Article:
From exploring possible new treatments to discussing how people with Parkinson’s can influence research, last week’s Grand Challenges in Parkinson’s Disease symposium and Rallying to the Challenge meeting tackled an impressive number of topics. Here are the main takeaways.
Energy metabolism plays a role in Parkinson’s
Scientists have long suspected problems with cellular energy production may play a role in Parkinson’s by causing breakdowns in the systems required to keep cells healthy.
Thought to be linked to a range of factors from genetic influence to inflammation, these disruptions ultimately cause trouble for the mitochondria, our cellular power plants, and lead to the buildup of toxic proteins that damage and kill brain cells.
Interest in this area has ebbed and flowed over time but recently, a series of discoveries have revitalized interest and led to new clinical trials aimed at slowing or stopping disease progression. Which leads us to…
Treatments for other diseases may be game-changers in Parkinson’s
Many of these efforts are looking at new uses for existing medications, including the diabetes drugs exenatide and liraglutide and the asthma medication salbutamol.
That’s because the diseases these drugs are designed to treat share many of the same underlying features found in Parkinson’s. By using medications that have already passed a rigorous gauntlet of safety tests, scientists have to potential to significantly shorten the time it takes for an effective therapy to get in the hands of patients.
Watch the Rallying to the Challenge Facebook live panel discussion with Prof. Tom Foltynie, Dr. Richard Wyse, Jillian Carson, Dr. David Simon and Dr. Patrik Brundin.
Exercise is incredibly important…
We all know exercise is good for us, but for people with Parkinson’s, its impact can be particularly beneficial. For example, people who exercise tend to retain better control of movement, experience less rigidity and have higher cognitive scores.
But why is this? Research suggests that it may be due to the brain more efficiently using dopamine, a chemical messenger that is greatly depleted in Parkinson’s.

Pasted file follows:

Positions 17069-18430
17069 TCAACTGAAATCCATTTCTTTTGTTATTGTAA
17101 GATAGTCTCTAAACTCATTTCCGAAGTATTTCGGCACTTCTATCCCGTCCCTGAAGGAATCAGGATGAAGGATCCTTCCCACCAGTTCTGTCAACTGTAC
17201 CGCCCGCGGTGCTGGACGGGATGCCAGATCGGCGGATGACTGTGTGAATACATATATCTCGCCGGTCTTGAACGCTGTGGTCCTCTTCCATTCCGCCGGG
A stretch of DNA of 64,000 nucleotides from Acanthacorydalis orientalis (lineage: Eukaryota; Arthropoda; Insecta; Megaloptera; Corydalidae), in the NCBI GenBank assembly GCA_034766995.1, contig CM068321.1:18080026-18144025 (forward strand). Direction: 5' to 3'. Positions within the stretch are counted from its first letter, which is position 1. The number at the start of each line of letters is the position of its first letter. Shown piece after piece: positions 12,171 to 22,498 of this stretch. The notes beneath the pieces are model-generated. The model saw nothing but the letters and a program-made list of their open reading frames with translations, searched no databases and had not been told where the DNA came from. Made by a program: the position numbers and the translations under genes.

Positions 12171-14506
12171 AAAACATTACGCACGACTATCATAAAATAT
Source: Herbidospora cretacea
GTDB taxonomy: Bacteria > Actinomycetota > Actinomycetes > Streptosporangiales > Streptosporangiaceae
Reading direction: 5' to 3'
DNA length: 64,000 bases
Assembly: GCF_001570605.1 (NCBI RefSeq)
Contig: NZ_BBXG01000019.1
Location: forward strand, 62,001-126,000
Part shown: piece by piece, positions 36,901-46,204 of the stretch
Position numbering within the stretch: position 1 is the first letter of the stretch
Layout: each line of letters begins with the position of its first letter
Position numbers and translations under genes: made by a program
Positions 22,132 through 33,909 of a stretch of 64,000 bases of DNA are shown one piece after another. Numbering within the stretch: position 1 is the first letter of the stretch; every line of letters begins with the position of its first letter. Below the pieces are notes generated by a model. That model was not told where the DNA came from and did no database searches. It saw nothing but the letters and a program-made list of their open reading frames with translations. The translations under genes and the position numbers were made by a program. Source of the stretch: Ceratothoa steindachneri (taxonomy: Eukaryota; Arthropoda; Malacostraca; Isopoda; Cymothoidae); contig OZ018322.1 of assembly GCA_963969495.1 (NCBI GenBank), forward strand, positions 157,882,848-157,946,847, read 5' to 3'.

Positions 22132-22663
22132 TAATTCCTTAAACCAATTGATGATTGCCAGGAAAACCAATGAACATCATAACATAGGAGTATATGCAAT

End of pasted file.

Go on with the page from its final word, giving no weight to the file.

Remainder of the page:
…and diet may be as well
How we fuel our bodies through diet may affect risk for developing Parkinson’s disease. Ongoing research suggests that exercise and certain types of fasting may optimize brain function throughout a person’s life (although please remember that any major dietary changes should be made in consultation with a physician).
Involving people with Parkinson’s in research and clinical trial development is crucial
A dedicated group of people with Parkinson’s discussed some big issues as part of Rallying to the Challenge, including the implications of drug repurposing and the challenges associated with moving these drugs into clinical trials, differentiating between “hype versus hope,” and considering the factors that influence participation in research.
Here’s what they found:
- It is vital that scientists and physicians conducting clinical trials demonstrate that the perspectives of people with Parkinson’s are critical in research.
- Scientists and physicians must be clear about the implications of the research—how much is hype and how much is legitimate hope?
- A roster of specific questions must be developed that will aid in decision making when it comes to research and drug repurposing.
- Scientists and physicians conducting clinical trials must emphasize the importance of the study in the context of the wider Parkinson’s community.
Honoring excellence and life-changing contributions is an important reminder of how far we’ve come
Each year, the Institute honors a pioneering scientist who has made significant contributions to Parkinson’s research. This year’s Jay Van Andel Award for Outstanding Achievement in Parkinson’s Disease Research went to physician-scientist Dr. J. William Langston, whose groundbreaking work revolutionized the way Parkinson’s is studied. Read more about Dr. Langston’s achievements here.
In April, the Parkinson’s community lost Tom Isaacs, one of its greatest champions. As a person with Parkinson’s and co-founder of The Cure Parkinson’s Trust, Tom brought together scientists, physicians, companies and, critically, people with Parkinson’s to make a concerted effort for a cure.
To honor his memory, the Institute and the Trust were pleased to present Prof. Tom Foltynie of University College London with the inaugural Tom Isaacs Award. Prof. Foltynie’s clinical research on the diabetes drug exenatide is a critical step toward a potential new therapy that may slow the disease’s progression.
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